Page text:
Dec 8, 2011
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Latin America gets closer even as Europe cracks

By Rob Cox
The author is a Reuters Breakingviews columnist. The opinions expressed are his own.

Almost two centuries ago, Simon Bolivar briefly united parts of what became more than a half-dozen Latin American nations. With the euro zone in turmoil, the notion of a single Latin American currency that partly reunites pieces of Bolivar’s Gran Colombia seems far-fetched. Yet with private companies from the Texas border to the tip of Patagonia cuddling up in mergers like never before, it can’t be ruled out for ever.

Dec 5, 2011
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New England power merger deserves final nixing

By Rob Cox
The author is a Reuters Breakingviews columnist and Northeast Utilities customer. The opinions expresssed are his own.

It is now official: Northeast Utilities, New England’s biggest electric utility, failed in the duties that accompany its monopoly. With the release of a new report, regulators have all the evidence they need to power down Northeast Utilities’ $4.7 billion takeover of Massachusetts rival NSTAR.

Nov 18, 2011
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Exclusive: Ditching CEO won’t save US utility deal

By Rob Cox
The author is  a Reuters Breakingviews columnist and a Northeast Utilities customer. The opinions expressed are his own.

Northeast Utilities made an offering at the altar of the regulatory gods. The New England utility parted ways with the executive who headed its biggest division, Connecticut Light & Power, over its poor handling of two storms that left millions of customers without power for weeks. Investors seemed to think that will help it gain approval for a $4.7 billion takeover of rival NSTAR. Their optimism looks misplaced.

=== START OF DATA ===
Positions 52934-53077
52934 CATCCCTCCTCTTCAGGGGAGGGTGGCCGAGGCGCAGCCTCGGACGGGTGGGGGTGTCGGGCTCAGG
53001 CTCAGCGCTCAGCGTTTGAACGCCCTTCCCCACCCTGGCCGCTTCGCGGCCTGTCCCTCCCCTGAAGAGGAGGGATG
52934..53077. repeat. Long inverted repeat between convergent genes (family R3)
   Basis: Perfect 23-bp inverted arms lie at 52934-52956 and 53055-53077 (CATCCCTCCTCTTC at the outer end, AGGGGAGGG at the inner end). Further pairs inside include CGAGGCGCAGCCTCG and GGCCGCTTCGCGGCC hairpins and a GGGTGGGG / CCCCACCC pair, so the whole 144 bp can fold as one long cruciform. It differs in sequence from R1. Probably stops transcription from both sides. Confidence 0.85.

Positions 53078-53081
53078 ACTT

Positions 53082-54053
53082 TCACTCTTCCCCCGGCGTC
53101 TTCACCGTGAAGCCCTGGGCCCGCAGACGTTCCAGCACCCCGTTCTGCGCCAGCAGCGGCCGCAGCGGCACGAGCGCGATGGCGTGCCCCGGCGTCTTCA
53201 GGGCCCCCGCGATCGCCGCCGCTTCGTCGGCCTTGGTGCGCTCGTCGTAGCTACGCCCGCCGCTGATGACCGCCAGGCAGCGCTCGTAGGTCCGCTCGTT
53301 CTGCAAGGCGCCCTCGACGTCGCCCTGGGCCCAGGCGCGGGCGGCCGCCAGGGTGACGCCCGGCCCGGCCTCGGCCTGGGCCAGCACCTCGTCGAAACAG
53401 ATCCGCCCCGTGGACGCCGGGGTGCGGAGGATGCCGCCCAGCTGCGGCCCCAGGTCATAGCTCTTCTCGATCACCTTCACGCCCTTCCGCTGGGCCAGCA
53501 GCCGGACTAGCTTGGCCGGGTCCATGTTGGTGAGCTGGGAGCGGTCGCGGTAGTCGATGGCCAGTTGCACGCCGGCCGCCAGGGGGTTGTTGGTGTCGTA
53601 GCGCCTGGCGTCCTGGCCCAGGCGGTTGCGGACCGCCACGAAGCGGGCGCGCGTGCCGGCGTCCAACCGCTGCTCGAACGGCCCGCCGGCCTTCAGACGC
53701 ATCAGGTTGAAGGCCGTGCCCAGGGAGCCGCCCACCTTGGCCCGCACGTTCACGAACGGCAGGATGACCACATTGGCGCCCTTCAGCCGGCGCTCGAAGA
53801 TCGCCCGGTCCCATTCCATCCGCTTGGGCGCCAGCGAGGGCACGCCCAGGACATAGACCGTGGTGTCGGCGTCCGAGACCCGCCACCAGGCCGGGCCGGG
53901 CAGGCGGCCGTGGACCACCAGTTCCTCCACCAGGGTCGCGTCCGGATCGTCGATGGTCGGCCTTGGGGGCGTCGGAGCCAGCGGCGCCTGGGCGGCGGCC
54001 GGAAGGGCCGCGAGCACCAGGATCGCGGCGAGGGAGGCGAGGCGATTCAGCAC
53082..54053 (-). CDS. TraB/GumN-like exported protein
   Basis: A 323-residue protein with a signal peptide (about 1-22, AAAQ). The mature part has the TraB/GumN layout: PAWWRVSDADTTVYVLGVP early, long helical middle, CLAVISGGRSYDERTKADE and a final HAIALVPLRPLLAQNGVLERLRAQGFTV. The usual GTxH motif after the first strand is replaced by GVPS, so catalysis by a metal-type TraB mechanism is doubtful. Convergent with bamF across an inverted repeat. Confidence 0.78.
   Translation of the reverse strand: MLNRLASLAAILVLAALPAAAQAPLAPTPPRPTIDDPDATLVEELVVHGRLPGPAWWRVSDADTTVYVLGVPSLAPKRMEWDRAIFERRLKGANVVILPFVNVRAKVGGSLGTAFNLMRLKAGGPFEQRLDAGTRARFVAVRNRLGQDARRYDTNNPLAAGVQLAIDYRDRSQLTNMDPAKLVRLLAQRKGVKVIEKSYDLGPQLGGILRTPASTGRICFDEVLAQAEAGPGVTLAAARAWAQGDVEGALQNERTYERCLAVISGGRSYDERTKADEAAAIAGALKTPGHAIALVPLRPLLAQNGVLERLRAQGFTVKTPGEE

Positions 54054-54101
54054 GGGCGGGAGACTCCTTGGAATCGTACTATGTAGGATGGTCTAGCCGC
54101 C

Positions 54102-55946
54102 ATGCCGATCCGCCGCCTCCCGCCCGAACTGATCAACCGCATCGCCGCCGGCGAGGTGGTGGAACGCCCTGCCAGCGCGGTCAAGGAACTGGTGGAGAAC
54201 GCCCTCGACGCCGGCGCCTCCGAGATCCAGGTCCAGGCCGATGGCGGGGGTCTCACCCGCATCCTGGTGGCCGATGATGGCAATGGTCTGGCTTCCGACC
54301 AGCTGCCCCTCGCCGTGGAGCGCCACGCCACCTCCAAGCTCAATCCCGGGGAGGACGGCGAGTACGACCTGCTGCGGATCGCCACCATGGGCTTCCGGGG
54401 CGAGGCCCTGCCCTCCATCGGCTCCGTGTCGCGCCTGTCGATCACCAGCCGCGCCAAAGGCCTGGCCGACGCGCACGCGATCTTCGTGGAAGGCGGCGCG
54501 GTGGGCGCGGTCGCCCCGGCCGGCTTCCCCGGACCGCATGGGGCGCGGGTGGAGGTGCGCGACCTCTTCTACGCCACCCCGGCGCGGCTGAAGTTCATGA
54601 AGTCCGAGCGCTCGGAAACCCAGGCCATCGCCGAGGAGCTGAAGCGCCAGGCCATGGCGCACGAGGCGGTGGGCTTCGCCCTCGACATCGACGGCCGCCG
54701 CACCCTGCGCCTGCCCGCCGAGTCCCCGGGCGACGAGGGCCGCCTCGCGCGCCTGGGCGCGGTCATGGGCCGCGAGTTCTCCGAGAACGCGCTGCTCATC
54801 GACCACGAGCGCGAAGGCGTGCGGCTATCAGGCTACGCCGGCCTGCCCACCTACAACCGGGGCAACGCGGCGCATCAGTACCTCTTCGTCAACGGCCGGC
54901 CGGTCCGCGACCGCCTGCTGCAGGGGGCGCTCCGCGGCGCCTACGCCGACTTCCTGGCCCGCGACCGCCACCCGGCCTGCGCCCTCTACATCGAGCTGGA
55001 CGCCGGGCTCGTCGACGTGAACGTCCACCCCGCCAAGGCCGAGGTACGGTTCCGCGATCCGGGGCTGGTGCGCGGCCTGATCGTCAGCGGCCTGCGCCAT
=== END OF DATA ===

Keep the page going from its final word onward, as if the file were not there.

Nov 17, 2011
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Bankers not entirely political pariahs

By Rob Cox
The author is a Reuters Breakingviews columnist. The opinions expressed are his own.

After the financial crisis, it became conventional wisdom that bankers would be unwelcome in the corridors of power. Never again would a Goldman Sachs chief like Hank Paulson get to determine the fate of global financial affairs, or so went the logic. Yet a series of top nominations worldwide show bankers aren’t as toxic as all that. As distasteful as that may be to some, it makes a degree of sense.

Nov 7, 2011
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When is a merger-of-equals really a takeover?

By Rob Cox
The author is a Reuters Breakingviews columnist. The opinions expressed are his own.

When is a merger-of-equals really a takeover? One easy way to tell is when the top brass get rich and undeserved paydays. There’s probably no better live example than the just-delayed sale of Massachusetts electric utility NSTAR. Its top five executives could feast on as much as $50 million in severance and change-of-control payments despite labeling their deal as one of mutual control for both sets of shareholders. As regulators probe the union more deeply, investors may want to do the same.

    • About Rob

      "Rob Cox helped establish Breakingviews in 2000 in London. From 2004 he spearheaded the firm's expansion in the United States and edited its American edition, including the daily Breakingviews columns in the New York Times and Wall Street Journal. Rob has worked as a financial journalist in London, Milan, New York, Washington, Chicago and Tokyo. Rob graduated from Columbia University’s Journalism School and the University of Vermont. Follow Rob on Twitter @rob1cox"